Meet Michael, senior partner at Thompson Buthelezi & Brook, “paid obscene amounts to sniff out loopholes in contracts” (1). Meet Michael Junior his son, a typical troubled young adult. Meet Rusty Bell, Michael’s wife of decades. Not an uncommon upper-middle class phenomenon. But before you get lulled into thinking these people follow some ‘normal’ routine, meet Dr West, Michael’s long-time psychologist who has seen him through “depression of various shades, gloomy suicidal streaks, two alcoholic phases that lasted four and a half years and a peculiar addiction to dangerous behaviour” (5), the latest being his obsession with porn or, more specifically, a stripper named Simone. Not that this is unusual in any way these days. What is more interesting is the hint Michael drops on page 11 when he tells the reader that his introduction into the “universe of female bodies, was a rather traumatic affair”. But that is all we get from Michael for the moment; that and a glimpse into his fraying life. But what is a life?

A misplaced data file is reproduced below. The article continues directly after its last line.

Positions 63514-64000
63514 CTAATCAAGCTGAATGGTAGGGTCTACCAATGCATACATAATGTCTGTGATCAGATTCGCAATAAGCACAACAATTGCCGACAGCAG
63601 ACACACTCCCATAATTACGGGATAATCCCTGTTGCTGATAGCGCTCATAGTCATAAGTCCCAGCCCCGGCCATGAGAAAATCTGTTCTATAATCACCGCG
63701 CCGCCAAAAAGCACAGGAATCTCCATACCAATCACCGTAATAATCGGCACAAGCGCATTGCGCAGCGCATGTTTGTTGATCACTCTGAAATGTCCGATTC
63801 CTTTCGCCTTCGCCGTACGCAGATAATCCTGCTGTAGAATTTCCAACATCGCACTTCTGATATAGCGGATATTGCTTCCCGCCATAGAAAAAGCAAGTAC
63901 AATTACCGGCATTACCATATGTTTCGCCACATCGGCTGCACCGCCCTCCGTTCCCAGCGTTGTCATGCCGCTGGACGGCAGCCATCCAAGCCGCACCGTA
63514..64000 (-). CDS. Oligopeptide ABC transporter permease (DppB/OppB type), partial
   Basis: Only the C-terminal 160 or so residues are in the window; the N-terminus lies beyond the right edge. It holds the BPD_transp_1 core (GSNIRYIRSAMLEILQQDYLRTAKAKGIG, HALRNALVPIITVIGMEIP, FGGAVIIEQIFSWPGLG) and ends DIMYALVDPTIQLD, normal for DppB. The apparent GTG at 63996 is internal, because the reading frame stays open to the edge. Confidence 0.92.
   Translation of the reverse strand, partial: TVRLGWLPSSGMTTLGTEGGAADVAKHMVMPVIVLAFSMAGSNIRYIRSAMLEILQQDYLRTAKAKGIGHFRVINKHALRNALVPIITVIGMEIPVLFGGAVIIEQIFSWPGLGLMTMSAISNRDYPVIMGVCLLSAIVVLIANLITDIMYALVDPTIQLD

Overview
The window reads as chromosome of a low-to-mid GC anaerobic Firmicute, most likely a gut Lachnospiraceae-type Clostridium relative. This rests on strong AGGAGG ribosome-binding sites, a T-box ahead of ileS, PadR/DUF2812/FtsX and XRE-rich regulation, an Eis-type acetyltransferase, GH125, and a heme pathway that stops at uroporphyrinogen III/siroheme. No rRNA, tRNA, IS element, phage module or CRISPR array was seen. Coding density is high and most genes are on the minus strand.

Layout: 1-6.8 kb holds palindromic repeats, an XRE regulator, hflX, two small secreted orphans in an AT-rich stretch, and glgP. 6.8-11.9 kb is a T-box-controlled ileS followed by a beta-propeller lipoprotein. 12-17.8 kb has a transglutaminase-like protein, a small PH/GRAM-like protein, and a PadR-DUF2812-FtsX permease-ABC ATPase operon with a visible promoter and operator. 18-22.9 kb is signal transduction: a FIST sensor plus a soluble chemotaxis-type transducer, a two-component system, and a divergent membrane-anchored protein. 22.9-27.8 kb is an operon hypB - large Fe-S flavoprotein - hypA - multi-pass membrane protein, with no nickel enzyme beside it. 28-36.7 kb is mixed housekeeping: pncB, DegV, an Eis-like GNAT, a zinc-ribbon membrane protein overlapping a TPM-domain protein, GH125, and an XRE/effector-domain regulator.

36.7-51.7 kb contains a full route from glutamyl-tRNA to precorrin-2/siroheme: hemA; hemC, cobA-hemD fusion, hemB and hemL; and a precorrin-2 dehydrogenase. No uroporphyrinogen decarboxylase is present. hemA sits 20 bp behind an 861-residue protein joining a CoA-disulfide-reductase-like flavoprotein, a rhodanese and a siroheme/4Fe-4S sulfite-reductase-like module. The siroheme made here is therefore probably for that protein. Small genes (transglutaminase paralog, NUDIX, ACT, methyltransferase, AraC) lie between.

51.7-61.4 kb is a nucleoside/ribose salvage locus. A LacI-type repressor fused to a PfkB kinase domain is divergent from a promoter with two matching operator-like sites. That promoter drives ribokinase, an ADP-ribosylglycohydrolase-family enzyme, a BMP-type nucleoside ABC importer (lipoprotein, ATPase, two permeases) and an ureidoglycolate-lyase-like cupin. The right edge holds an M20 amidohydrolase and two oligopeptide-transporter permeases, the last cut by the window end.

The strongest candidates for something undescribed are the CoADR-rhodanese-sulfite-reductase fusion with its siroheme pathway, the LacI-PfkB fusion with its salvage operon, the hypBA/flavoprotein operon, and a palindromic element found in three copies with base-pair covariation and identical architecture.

“When I was young, twenty or thereabouts,” Michael tells us, “I pictured a very different future to the one I find myself in. It was not a world I imagined would simply fall into my lap” (11). It was, then, a life open to possibilities and imagination, as we discover when Michael recalls many days and evenings ruminating life with his friend, Columbus Wentzel. Their friendship, like many friendships formed between young adults in their study years, carried a kind of perfection in that it was not weighed down by the responsibilities and burdens most people face in their late twenties and thirties in particular: spouses, kids, day-jobs with long working hours, cynicism, distrust, doubt. It was playful and inquiring, stimulating and comforting. Until Columbus died suddenly from cardiac arrest. But that is perhaps also what allows Columbus to remain untainted in Michael’s memory, unlike Rusty Bell, whom he also met during that time. But, as Michael warns: “If you look beyond the surface, pay attention, examine the smallest of details, you would understand an opaque but liberating fact: that nothing can be done about sex, the most unyielding of human hungers” (22).